We've got a scoop! The President has opted against import relief for the American steel industry, despite International Trade Commission recommendations for higher tariffs, quotas and tariff quotas. The President, says United States Trade Representative Robert Zoellick, has 'determined that protectionism is not in the national interest. It costs jobs, raises prices and undermines our ability to compete at home and abroad.'

Still, he notes, the 'unprecedented and unacceptable' steel import surge must be dealt with 'swiftly and effectively.'Hold on. Let's check the date of that announcement. Sorry, it's Sept. 18, 1984. The president is Ronald Reagan.

Now, as Reagan did 17 years ago, President Bush is weighing how to help financially strapped U.S. steel producers. The ITC, as in 1984, has found that imports are causing serious injury and urges the president to extend under Section 201 of U.S. trade law tariff and quota relief for America's steel makers..

Though Reagan rejected those recommendations as 'protectionist,' his trade negotiators proceeded to persuade foreign steel exporters to limit their U.S. shipments 'voluntarily.' Steel company balance sheets improved and even after voluntary restraints were lifted in 1993 U.S. steel makers posted higher profits, thanks to strongly rising domestic demand. Then came the 1997-98 Asian financial crash, triggering a new rush of imports. Domestic steel makers have been struggling ever since.

Now it's crunch time. Bush has until mid-February to decide what to do. At least one thing is clear: he will not follow the Reagan path. Voluntary export restraints now are barred under World Trade Organization rules.

Instead, Bush is expected to declare tariff increases and/or import quotas for the next three to four years, exactly the kind of measures dismissed by Reagan as 'protectionist.'

Section 201 import relief is part of the Bush administration's three-pronged strategy to help clear the way, over the long term, for a more competitive U.S. steel industry. It calls on other nations to join in eliminating excess steel-making capacity and to negotiate international rules ending steel-related subsidies and other market-distorting practices.

This Bush plan looks relatively rational, but whether it will work is questionable. For one thing, it asks other nations to improve supply-demand balances while threatening them with new trade restrictions. (It can be argued, of course, that a Section 201 threat might serve as a lever to persuade other countries to cooperate.)

But surely any U.S. section 201 restriction will raise yet another steel policy ruckus at the WTO. The European Union and others are virtually certain to argue that it violates international trade rules, which could lead to reprisals against U.S. exports.

(The United States, incidentally, has had a poor record defending Section 201 at the WTO; in three recent cases, WTO dispute settlement panels have ruled against it.)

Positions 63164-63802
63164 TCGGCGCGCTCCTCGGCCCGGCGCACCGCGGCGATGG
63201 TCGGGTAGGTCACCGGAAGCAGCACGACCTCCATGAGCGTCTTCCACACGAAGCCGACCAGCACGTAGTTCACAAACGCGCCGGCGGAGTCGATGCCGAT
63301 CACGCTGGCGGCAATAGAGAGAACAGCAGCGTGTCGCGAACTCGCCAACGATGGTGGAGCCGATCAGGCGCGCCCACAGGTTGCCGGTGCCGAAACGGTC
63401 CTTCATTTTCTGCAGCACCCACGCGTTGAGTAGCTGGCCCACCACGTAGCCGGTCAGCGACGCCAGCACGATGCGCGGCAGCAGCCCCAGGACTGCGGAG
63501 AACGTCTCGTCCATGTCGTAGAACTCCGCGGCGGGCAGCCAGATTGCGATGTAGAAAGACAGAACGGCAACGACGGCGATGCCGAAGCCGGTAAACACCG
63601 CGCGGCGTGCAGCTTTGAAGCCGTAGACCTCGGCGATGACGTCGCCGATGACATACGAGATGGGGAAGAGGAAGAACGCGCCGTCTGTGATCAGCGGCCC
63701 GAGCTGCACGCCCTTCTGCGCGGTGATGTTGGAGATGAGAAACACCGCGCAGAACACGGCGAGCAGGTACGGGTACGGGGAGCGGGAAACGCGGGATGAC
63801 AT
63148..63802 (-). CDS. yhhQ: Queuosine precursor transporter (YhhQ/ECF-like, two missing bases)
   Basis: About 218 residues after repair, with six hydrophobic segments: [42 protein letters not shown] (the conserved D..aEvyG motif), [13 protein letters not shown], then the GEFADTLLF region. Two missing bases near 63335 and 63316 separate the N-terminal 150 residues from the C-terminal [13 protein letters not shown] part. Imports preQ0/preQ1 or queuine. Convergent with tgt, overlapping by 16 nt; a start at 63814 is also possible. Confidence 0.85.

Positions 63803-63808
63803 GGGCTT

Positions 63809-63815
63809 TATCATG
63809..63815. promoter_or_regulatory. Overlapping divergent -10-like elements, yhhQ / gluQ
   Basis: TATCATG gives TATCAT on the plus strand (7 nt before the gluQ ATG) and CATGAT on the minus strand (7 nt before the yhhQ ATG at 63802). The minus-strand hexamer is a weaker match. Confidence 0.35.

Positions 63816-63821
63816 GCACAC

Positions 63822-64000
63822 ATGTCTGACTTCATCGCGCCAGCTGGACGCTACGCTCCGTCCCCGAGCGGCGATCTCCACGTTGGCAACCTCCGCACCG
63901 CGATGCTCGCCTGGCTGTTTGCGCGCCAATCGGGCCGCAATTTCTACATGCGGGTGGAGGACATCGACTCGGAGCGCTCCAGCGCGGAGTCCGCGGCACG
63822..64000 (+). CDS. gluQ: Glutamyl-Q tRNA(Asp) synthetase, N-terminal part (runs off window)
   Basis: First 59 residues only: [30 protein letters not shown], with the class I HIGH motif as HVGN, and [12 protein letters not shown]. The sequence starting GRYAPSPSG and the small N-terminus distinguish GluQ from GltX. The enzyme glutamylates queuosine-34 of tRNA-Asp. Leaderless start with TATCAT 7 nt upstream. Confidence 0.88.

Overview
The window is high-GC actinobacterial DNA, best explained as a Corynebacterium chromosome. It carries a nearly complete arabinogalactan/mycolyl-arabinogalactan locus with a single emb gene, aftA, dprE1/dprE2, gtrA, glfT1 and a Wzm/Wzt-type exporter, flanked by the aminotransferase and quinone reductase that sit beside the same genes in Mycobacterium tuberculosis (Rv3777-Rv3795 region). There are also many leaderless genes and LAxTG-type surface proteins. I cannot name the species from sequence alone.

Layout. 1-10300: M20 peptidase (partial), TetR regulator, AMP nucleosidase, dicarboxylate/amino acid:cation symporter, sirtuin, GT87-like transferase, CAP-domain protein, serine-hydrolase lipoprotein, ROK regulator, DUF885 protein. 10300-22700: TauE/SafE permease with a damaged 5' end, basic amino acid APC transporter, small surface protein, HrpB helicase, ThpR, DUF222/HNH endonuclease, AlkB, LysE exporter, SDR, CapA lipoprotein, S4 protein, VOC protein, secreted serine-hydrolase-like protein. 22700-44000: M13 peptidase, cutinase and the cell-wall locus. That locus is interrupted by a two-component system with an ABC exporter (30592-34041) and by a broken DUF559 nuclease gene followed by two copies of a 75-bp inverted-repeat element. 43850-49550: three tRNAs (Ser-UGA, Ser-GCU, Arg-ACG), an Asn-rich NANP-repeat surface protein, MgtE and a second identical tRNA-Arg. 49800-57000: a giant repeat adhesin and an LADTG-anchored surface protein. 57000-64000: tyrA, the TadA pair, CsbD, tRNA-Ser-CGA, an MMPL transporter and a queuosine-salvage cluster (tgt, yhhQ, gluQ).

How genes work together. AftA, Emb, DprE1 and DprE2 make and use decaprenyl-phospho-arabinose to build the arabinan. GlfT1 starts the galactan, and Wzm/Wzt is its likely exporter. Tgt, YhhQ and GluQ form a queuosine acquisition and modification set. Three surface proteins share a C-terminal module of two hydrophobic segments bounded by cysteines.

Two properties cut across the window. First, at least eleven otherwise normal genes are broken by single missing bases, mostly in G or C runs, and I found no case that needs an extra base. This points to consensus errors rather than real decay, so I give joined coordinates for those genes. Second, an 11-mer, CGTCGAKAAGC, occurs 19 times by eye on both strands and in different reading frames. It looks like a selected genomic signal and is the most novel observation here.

Then there is the basic question as to how restrictive Section 201 relief for the steel industry should be. Bush advisors are treading a fine line. Ideally, the restrictions should be enough to help steel producers restructure and become more competitive but not so great as to seriously disadvantage U.S. steel using manufacturers. Is that possible? Many steel consumers, among them Caterpillar Inc., say not.

The Bush 201 decision looms as the U.S. and nearly 40 other countries gather Monday and Tuesday at the Organization for Economic Cooperation and Development in Paris to discuss what lies at the heart of steel industry problems: global over-capacity. Senior officials from each country are to tell how they assess their nation's steel competitiveness and over-capacity, if any. Recent and prospective steel plant closings will be discussed.

What kinds of commitments countries make to winnow down excess or uneconomic steel capacity will be watched closely. What, if any, steps U.S. officials propose may be questioned. A Section 201 action would tend to boost, not reduce, U.S. production capacity. If Bush gives U.S. steel producers the kind of import relief they want, they will invest $10 billion or more in new equipment and technology, it is estimated.

United States officials will surely be pressed at the OECD meeting on how the Bush administration might subsidize a proposed U.S. Steel-Bethlehem Steel merger. The merger, which might include other companies, could pare U.S. steel-making capacity by as much as 7 million tons a year. But it also might involve billions of dollars of U.S. government pay-outs.

Meanwhile, U.S. subsidy-like measures for the steel industry keep mounting. President Bush has signed legislation that not only extends a $1 billion Emergency Steel Loan Guarantee fund but makes it more generous. The federal government now may guarantee up to 950f a commercial bank loan to steel producers.

And, the U.S. Customs Service has just begun disbursing the anti-dumping and anti-subsidy duties it collects to the companies that had requested that the duties be imposed.. The EU and other governments are challenging the disbursements - much of it to steel producers -- as a WTO violation.

What's more, the U.S. has failed to honor its commitment to repeal this year a 1916 anti-dumping law authorizing criminal and treble damage penalties for under-priced imports. The WTO ruled that the law violates an international antidumping agreement.

And the government has still not complied with a WTO ruling last July sharply criticizing its procedures for assessing anti-dumping duties on Japanese hot-rolled steel . We are still working on it, government sources say. Meantime, the U.S. remains vulnerable to Japanese trade reprisals,

All in all, U.S. officials are not entering the Paris steel talks with the strongest possible negotiating hand.